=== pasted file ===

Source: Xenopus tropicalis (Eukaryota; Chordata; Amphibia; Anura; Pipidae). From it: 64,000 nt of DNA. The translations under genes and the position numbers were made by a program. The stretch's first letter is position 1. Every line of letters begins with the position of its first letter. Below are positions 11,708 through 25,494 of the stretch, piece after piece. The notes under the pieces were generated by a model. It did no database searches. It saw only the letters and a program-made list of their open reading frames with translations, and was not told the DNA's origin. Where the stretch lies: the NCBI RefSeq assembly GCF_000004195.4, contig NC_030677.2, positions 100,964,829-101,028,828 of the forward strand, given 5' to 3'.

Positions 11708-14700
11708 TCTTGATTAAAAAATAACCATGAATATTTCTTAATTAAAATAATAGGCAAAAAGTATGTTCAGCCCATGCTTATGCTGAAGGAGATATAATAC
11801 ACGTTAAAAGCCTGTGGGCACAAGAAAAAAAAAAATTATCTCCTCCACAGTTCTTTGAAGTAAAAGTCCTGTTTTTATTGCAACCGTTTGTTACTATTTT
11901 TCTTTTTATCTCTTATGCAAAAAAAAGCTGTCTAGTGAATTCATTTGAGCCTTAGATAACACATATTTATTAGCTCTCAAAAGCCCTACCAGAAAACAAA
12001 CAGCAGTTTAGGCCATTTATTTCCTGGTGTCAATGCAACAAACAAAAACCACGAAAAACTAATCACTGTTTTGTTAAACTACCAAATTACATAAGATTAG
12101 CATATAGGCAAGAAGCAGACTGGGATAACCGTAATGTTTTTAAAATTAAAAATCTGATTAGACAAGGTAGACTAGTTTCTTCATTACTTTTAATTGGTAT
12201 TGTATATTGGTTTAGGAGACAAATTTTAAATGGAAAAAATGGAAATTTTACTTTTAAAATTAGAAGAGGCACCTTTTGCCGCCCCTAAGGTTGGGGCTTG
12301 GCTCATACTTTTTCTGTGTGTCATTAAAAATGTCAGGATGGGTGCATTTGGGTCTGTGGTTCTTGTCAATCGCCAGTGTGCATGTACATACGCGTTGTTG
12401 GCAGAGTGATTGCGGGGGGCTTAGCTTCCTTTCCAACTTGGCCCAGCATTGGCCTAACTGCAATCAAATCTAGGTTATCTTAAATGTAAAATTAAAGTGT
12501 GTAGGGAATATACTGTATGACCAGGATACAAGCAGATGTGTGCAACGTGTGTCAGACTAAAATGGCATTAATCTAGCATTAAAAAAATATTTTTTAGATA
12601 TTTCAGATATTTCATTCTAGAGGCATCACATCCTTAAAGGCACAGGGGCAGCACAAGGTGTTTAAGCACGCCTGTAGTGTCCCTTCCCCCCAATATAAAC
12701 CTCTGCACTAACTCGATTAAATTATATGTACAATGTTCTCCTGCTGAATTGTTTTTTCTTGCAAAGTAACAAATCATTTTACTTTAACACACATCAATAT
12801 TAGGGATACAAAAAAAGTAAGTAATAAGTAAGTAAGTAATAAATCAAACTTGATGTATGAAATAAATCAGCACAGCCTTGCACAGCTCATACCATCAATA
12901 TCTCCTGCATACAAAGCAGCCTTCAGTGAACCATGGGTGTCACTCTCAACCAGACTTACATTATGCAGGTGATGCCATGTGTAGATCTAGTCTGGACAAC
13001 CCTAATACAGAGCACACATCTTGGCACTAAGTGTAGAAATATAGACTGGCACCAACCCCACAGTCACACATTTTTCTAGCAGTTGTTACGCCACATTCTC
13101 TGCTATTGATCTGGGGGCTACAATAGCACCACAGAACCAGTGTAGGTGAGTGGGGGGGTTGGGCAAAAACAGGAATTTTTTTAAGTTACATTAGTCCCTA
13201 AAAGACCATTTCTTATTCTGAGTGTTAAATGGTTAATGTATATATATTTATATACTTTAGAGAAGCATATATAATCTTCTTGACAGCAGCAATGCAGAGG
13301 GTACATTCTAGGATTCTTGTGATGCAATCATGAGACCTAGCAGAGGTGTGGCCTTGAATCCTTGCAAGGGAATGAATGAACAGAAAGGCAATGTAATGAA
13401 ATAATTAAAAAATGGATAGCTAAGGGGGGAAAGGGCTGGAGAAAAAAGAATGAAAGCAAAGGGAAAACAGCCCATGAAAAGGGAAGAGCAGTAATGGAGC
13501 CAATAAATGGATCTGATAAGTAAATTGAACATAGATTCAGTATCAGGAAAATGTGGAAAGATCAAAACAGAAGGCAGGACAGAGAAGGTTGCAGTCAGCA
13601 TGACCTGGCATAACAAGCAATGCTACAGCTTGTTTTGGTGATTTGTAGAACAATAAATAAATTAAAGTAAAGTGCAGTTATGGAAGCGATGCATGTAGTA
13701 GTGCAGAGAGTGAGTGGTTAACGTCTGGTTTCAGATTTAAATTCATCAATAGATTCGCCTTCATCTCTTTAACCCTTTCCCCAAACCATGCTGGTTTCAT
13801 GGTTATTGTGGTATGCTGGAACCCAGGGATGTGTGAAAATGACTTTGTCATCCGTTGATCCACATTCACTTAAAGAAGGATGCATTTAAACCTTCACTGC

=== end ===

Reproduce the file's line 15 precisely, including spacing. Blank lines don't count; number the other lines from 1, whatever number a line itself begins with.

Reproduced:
12901 TCTCCTGCATACAAAGCAGCCTTCAGTGAACCATGGGTGTCACTCTCAACCAGACTTACATTATGCAGGTGATGCCATGTGTAGATCTAGTCTGGACAAC